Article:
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[aroid-l] the White Dragon bleeds

  • Subject: [aroid-l] the White Dragon bleeds
  • From: "Alan Galloway" alan_galloway@ncsu.edu
  • Date: Mon, 28 Apr 2003 23:15:16 -0400

A few weeks back there was some discussion on the list about
the white flowering form of Dracunculus vulgaris (which I included
below).  After 9 years of growing, what I had hoped would be this
magnificent aroid, from seed it finally showed its true colors.  See:

What is pictured isn't quite as spectacular as the photos that
Wilbert put on the IAS web site, but it's still worth the wait!


----- Original Message -----
From: "Alan Galloway" <alan_galloway@ncsu.edu>
To: <aroid-l@lists.ncsu.edu>
Sent: Tuesday, February 25, 2003 9:23 AM
Subject: Re: [aroid-l] Dracunculus "white form"

> Steve,
> I'm glad that you found this info in the archives, as I had planned to
> search for this it.  Like you, I also received some of these seed.
> If I'm not mistaken, these seed were dispersed by Mr. Nick
> Turland.  Perhaps he could comment if he is still on the list.
> I did have good germination and still have 5 tubers growing in the
> garden.  I'm hoping that 1 or 2 of them may bloom this spring.  The
> petioles are much lighter in color than the normal form, although I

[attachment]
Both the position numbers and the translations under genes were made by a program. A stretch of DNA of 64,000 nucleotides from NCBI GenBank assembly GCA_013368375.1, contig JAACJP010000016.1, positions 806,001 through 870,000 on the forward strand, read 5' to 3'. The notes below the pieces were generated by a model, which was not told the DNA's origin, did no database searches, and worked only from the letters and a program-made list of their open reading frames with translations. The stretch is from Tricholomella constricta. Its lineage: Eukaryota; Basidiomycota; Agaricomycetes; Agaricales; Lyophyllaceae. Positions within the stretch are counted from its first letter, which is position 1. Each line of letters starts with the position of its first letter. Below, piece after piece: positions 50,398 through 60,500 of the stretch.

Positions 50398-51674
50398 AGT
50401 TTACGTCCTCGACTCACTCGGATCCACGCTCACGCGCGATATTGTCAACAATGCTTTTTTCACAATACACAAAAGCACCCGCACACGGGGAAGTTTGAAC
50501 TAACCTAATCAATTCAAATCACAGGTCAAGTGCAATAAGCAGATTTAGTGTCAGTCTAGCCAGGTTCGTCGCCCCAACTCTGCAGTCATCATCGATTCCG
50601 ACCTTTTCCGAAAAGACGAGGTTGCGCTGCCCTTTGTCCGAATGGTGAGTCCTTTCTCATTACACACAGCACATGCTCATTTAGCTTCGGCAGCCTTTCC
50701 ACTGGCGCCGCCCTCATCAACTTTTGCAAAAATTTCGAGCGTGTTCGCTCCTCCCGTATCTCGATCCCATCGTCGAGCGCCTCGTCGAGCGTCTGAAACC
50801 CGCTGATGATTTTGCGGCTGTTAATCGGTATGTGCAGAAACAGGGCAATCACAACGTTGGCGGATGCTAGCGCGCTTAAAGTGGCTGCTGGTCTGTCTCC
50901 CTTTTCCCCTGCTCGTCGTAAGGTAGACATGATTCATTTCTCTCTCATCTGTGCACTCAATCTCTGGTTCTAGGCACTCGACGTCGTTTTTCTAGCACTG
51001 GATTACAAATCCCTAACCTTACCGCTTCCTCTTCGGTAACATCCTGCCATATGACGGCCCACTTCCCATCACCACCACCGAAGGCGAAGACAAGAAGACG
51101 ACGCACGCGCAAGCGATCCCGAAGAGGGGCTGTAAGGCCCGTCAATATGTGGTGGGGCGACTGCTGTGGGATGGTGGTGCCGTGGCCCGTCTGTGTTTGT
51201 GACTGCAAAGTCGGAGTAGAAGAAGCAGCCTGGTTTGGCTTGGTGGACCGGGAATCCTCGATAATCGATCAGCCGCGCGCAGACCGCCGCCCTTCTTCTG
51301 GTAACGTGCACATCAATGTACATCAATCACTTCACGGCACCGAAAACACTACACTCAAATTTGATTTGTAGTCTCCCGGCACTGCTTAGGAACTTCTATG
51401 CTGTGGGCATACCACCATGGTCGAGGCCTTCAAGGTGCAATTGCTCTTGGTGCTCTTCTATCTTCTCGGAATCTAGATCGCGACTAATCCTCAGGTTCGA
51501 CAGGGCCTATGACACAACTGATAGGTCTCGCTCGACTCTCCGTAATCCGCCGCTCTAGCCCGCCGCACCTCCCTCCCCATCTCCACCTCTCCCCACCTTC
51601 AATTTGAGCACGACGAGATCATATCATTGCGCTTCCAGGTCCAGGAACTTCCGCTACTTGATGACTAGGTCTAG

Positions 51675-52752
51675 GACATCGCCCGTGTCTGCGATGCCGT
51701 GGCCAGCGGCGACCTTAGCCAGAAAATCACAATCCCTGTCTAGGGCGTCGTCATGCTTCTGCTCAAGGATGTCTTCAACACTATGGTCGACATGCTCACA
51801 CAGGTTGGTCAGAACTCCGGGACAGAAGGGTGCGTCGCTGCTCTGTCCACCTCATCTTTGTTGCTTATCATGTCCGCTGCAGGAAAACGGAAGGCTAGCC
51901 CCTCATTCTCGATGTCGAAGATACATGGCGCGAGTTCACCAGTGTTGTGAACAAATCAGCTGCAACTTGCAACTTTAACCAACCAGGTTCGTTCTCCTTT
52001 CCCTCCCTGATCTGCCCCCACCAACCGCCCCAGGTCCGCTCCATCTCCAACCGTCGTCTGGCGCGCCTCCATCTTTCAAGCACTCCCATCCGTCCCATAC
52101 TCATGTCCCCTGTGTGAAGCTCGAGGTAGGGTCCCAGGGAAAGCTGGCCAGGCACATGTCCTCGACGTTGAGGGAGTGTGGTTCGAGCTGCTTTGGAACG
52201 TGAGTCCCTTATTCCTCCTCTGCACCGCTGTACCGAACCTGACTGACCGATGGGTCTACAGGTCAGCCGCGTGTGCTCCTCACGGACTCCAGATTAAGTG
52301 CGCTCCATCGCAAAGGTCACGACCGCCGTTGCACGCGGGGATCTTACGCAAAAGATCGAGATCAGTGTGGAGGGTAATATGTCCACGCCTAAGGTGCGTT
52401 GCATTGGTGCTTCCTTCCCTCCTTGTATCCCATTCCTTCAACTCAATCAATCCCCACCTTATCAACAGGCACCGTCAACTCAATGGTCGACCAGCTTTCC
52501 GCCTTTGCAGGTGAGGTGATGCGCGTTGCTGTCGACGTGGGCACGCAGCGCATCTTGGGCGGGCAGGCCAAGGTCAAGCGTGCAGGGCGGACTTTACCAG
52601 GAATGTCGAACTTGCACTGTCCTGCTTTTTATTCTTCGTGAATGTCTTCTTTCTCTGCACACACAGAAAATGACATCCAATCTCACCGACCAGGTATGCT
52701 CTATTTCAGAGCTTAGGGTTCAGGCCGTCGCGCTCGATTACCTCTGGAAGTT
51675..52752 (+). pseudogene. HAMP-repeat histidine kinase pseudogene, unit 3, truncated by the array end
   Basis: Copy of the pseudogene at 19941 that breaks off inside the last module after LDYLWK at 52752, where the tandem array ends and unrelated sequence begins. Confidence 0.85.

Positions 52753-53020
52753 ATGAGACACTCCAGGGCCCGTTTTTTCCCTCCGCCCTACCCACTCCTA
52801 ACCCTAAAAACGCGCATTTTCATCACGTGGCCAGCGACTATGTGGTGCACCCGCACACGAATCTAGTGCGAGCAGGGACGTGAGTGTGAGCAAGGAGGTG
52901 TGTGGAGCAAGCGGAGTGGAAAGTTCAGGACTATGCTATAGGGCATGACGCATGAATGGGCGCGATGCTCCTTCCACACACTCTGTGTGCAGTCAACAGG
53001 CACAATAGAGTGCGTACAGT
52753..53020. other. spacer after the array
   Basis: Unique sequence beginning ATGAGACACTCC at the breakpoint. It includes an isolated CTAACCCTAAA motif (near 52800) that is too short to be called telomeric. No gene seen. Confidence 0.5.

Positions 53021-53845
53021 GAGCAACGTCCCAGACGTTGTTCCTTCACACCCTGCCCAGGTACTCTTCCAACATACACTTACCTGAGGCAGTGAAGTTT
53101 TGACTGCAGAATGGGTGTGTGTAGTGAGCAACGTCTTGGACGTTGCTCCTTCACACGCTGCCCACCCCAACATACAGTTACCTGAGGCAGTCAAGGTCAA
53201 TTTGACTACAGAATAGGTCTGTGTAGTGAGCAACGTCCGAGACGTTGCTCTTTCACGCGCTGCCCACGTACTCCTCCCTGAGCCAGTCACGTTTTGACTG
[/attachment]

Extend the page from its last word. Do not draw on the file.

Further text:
> don't know if this could be indicative of flower color.
> Alan
> >
> > I finally had a moment to go back through old disk files ... in 1994, a
> > then-member of Aroid-L was able to distribute some wild-collected D.
> > vulgaris seed from Crete (along with Arum purpureospathum). He sent
> > a large amount, collected from a number of populations. Some populations
> > were, or had plants of, the color variants. The seed was a mix of what
> > available, since of course at seed time he didn't know for sure what
> > plants were of the unusual forms.
> >
> > I personally didn't get great germination from them, and none of the
> > surviving plants appear to be anything but the ordinary form - about the
> > same as the "heirloom" plants I already had. Has anyone else had better
> > luck with them?
> >
> > Below is a paragraph he posted at the time about them:
> >
> > "I know of a healthy population in S. central Crete in the S.-facing
> > of a large limestone gorge. Here the Dracunculus grows among small trees
> > and on stony, almost scree-like limestone slopes at about 500 m
> > These are hot, Mediterranean conditions. Some plants have the normal
> > purple spathe and spadix, whereas others have an entirely creamy white
> > spathe but the normal dark purple spadix. The odd few are intermediates
> > with mottled spathes and orangey spadices. I saw these in flower in
> > 1989 and later collected seeds in July 1994. Subsequently, these seeds
> > were distributed among various subscribers to Aroid-L (together with
> > purpureospathum, also from Crete), and news of their progress appears
> > time to time (any more news?). Unfortunately, I do not know of a
> > commercial source for the white form."
> >
> > Steve

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